The building located in the historical centre of Milan, the result of the work of the Arassociati Architetti office, responsible for the architectural design, and designer Antonella Tesei, who worked on the interiors of her own home/office, is one of the examples of collaboration between the council planning office of Milan, and private entrepreneurship and Milan designers who worked together to redevelop a void, an open wound in the fabric of the city since 1943.
It is a delicate and important intervention for memory of the city as it contains the archaeological remains of the Imperial Palace dating back to the Roman period and the fifteenth-century tower Torre Gorani, the only architectural feature to escape the 1943 bombings.
This new building, between two buildings, is a small private city building that recomposes the urban void left by the 1943 bombing and extends it downwards on the grounds of its original Gothic plot. A relationship between old and new, between continual fronts and rears open on new prospectives that measure up with the history in its sedimentation, but also in its ability to build the present.
Despite its limited size, the project thus assumes many complexities of the place. At the various levels it provides residential areas and on the ground floor shops; simple uses organized so as to suitably take advantage of the longitudinal section of the entire lot with progressive terraced areas overlooking the new public spaces of the archaeological area of Via Gorani and via Brisa.
The project involves residences at the various levels, which having to also assume a series of architectural and morphological constraints from the adjacent buildings, are organised in such a way as to exploit the longitudinal section by gradually decreasing the height of the building towards the interior of the lot. This feature determines the creation of a series of large green terraces: true hanging gardens of great decorum that enhance the interior spaces overlooking the new public square and the roofs of old Milan.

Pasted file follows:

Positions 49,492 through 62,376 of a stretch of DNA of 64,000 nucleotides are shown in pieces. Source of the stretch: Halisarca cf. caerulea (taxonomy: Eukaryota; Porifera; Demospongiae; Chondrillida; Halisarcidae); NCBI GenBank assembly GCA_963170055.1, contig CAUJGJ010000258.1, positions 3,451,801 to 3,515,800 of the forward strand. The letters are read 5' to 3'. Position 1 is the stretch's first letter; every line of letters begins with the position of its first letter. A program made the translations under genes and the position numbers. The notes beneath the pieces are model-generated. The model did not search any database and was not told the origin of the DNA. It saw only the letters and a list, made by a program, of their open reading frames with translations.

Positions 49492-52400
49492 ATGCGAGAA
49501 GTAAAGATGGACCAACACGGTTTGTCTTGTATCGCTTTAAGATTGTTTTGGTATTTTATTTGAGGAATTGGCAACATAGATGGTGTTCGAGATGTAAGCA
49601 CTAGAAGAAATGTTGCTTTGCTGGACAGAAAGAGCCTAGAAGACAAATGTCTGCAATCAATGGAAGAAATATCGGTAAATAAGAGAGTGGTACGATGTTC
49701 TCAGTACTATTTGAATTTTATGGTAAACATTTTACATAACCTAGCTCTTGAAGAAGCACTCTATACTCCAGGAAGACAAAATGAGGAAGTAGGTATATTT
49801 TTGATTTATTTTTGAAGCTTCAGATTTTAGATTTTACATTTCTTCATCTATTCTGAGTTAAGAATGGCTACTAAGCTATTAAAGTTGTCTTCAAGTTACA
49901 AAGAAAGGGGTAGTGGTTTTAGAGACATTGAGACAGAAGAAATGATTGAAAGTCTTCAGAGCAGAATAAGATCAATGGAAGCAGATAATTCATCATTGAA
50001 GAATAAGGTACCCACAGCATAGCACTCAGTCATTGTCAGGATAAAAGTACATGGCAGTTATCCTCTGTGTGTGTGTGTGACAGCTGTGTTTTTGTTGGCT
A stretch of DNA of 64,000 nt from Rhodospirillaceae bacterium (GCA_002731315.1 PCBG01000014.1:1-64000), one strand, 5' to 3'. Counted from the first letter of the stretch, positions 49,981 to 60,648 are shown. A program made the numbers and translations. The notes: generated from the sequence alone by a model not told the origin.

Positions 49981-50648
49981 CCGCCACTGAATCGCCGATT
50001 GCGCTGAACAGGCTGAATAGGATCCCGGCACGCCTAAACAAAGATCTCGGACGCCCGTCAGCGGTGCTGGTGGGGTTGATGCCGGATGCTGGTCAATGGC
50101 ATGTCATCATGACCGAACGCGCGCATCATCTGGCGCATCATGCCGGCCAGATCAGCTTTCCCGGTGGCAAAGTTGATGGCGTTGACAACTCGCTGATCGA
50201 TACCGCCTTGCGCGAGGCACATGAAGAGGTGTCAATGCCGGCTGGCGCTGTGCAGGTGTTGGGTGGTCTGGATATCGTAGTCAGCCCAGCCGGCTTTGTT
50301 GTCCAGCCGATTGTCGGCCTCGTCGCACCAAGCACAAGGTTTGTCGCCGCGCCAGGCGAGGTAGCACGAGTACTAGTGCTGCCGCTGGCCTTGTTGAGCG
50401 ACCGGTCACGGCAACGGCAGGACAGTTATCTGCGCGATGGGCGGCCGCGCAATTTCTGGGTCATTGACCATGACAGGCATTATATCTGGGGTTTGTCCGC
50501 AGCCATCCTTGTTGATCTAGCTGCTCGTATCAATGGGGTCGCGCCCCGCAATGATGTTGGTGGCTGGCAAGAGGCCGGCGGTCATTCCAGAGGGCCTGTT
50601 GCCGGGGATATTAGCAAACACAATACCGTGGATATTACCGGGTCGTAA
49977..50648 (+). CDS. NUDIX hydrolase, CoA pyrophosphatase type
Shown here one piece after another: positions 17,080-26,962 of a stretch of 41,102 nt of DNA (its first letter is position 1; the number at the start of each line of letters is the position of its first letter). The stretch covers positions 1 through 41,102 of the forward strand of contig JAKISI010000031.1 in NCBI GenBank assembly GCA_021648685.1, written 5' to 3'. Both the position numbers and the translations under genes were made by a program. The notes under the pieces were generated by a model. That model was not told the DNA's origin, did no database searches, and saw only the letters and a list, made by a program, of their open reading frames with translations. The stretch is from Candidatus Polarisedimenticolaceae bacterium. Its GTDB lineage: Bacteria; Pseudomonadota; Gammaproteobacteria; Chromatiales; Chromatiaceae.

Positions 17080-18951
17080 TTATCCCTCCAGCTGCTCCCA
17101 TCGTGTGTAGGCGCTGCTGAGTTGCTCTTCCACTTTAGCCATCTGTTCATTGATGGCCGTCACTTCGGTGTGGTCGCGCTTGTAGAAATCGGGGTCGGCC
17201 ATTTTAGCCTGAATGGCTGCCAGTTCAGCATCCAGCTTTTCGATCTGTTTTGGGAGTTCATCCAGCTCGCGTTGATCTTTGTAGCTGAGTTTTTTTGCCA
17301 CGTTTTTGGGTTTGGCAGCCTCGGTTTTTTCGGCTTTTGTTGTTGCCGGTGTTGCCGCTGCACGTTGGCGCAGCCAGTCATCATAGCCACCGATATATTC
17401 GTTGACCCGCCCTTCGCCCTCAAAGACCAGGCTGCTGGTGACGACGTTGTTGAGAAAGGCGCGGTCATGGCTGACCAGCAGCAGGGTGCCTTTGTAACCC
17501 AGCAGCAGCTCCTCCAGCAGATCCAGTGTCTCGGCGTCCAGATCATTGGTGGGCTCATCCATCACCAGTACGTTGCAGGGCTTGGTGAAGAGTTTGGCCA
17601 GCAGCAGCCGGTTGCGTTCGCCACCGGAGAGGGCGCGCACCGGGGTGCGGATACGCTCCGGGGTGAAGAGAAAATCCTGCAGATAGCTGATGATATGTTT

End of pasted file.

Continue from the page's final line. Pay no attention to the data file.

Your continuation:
Antonella Tesei's interior design speaks of ties, with the city, work, design, her family history and nature. This small city building, between two buildings, overlooks the church of Santa Maria alla Porta to the north-east. A unique location that Antonella Tesei wanted to emphasize favouring, in each environment, the relationship with the city that offers many spectacular sights.
Once past the gate, based on a design by Antonella Tesei with a combination of vertical iron elements painted ivory, you find yourself in the charming path/interior courtyard similar to those of large historic buildings in Milan, with a paving slabs and blocks of granite, although on a smaller scale.
The first level of Antonella Tesei's house is dedicated to her study. Here desk, bookcase and chairs by Franco Albini dialogue through the floor to ceiling windows with the image of the Baroque church across the street. The oak floors, bright walls and the diffused light create a serene environment that promotes concentration.
Upstairs on the second level is the sleeping area. A functional distribution, minimalist furniture and household items characterize this part of the house, where the floors are oak and Wenge. Here, too, the walls are light and ensure that objects, photographs and paintings stand out, as if they were part of an exhibition which runs throughout the house.
The living area on the upper floor, is dominated by the central spiral staircase. This, enclosed by the rhythm of the seamless thin vertical inclined and coated uprights, with slaked lime and marble dust, recalls the sinuousness of shells, suggesting a seaside evasion. Nature, which we find in the choice of materials for coatings, where natural materials are privileged, like the marble chip flooring of living room, dining room and kitchen, as well as the wood used for numerous pieces of furniture, is, therefore, always present.